This week at CES, Kymeta announced a partnership with Panasonic to bring lightweight, flat-panel antennas to the maritime market. Kymeta’s core technology, the mTenna, is designed to communicate with satellites in order to bring high speed internet to anything on the move.
The partnership will allow Kymeta to leverage Panasonic’s satellite network as well as their current maritime customer base, which includes owners of yachts, merchant vessels, cruise ships, and other vessels. Panasonic has agreed to order a “significant volume” of mTennas to manufacture and distribute for vessels around the world.
The mTenna would replace larger and more complex antenna options in the maritime market.
Traditionally, an antenna for a vessel requires weeks of downtime to install. The current technology also requires moving parts which means a noisier antenna with more wear and tear. One of the unique innovations in the mTenna is its ability to use software to electronically acquire signals with no moving parts.
However, the mTenna isn’t ready for commercial use just yet. More work is required to perfect this new technology and prove its capabilities. Prototype testing of the antenna and terminal specifically for maritime use will begin this year and will become commercially available in 2017.
The partnership comes shortly after Kymeta revealed successful results from a mobility test, which analyzed the on-the-go functionality of the mTenna on the roof of a car over the course of 8,000 miles. The test also proved that the mTenna was capable of communicating with Ku-band satellites, whereas previously the antenna had just been tested with Ka-band satellites.
This distinction is important because while some satellite operators (potential Kymeta partners) may work with both types of satellites, others will only operate in one band or the other.
Panasonic, for example, uses a global Ku-band satellite network which can provide internet, television, and mobile phone services to planes, ships, and those in remote locations.
Panasonic is a customer of Intelsat, the operator of the world’s largest satellite fleet. This means that the Panasonic satellite fleet that Kymeta would be using is operated by Intelsat, with whom Kymeta partnered with back in February, 2015. Håkan Olsson, VP of Maritime at Kymeta, told TechCrunch that for this reason, the new Panasonic partnership “harmonizes nicely with our current partnership with Intelsat to develop Ku-band antennas for maritime.”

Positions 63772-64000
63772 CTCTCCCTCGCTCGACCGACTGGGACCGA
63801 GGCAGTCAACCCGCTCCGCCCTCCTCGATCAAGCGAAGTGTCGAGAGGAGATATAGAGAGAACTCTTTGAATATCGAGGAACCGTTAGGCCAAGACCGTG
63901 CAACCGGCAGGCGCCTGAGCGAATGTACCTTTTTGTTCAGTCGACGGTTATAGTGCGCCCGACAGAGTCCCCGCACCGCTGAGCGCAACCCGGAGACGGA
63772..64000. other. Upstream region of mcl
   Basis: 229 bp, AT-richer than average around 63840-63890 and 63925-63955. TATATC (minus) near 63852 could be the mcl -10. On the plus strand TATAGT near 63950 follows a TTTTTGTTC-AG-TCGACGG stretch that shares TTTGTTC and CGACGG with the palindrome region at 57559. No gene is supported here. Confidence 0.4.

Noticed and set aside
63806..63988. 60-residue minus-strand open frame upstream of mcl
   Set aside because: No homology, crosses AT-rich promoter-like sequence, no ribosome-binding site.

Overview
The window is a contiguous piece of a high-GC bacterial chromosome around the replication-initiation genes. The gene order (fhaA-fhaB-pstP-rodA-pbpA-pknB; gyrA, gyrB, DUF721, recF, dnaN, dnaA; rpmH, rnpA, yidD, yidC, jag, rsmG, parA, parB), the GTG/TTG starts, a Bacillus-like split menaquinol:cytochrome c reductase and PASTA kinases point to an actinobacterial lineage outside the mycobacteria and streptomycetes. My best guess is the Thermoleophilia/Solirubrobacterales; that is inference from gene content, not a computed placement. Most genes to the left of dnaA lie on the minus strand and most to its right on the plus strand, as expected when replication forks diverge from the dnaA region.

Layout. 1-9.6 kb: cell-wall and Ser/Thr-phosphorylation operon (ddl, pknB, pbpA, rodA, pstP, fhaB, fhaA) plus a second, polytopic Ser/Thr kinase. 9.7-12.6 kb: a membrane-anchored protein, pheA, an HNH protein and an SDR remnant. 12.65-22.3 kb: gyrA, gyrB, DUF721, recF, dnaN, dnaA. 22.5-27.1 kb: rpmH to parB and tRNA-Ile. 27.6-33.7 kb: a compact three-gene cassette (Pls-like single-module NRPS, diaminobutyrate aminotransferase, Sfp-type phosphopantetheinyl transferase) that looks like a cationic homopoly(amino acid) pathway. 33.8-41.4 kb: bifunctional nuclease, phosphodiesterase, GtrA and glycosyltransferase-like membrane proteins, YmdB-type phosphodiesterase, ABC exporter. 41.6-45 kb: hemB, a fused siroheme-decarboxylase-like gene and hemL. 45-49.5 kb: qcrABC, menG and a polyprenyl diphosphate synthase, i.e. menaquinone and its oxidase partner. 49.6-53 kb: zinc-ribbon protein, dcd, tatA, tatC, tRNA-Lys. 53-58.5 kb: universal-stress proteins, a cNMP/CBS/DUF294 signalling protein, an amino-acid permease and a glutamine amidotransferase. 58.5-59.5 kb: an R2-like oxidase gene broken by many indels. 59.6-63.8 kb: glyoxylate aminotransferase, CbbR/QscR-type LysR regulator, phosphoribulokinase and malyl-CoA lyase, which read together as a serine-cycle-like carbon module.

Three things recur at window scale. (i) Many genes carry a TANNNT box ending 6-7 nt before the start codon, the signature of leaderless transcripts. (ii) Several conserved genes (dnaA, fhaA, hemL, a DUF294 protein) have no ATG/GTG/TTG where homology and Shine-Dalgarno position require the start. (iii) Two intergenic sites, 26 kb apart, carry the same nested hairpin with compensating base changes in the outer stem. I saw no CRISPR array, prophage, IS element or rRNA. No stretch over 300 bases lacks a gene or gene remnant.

What’s interesting about this partnership is that Panasonic already offers a Ku-band antenna (albeit for airplanes) to communicate with its satellite network. Their eXConnect antenna, currently used to provide internet for United airplanes, is thicker and larger than Kymeta’s mTenna.
The eXConnect technology is also inherently different. It uses motors to steer the antenna and catch a satellite signal whereas the mTenna uses software to electronically communicate with satellites. With a smaller, lighter frame and no moving parts, the mTenna is a large improvement over Panasonic’s existing options.
If, for example, Kymeta partnered with another company to provide internet to the maritime market, Panasonic may not have been able to compete with the mTenna’s patented technology.
In addition to maritime vessels, Kymeta’s technology could bring Internet to planes and cars. Kymeta told TechCrunch that another key partnership related to the automobile market will be announced next week. There’s certainly a lot of promise associated with the mTenna.
To deliver on those promises, Kymeta will need strategic partnerships with satellite operators and various manufacturers in addition to proving out their technology. To date, the partnership with Panasonic has been Kymeta’s most significant step toward achieving these goals and bringing the mTenna to market.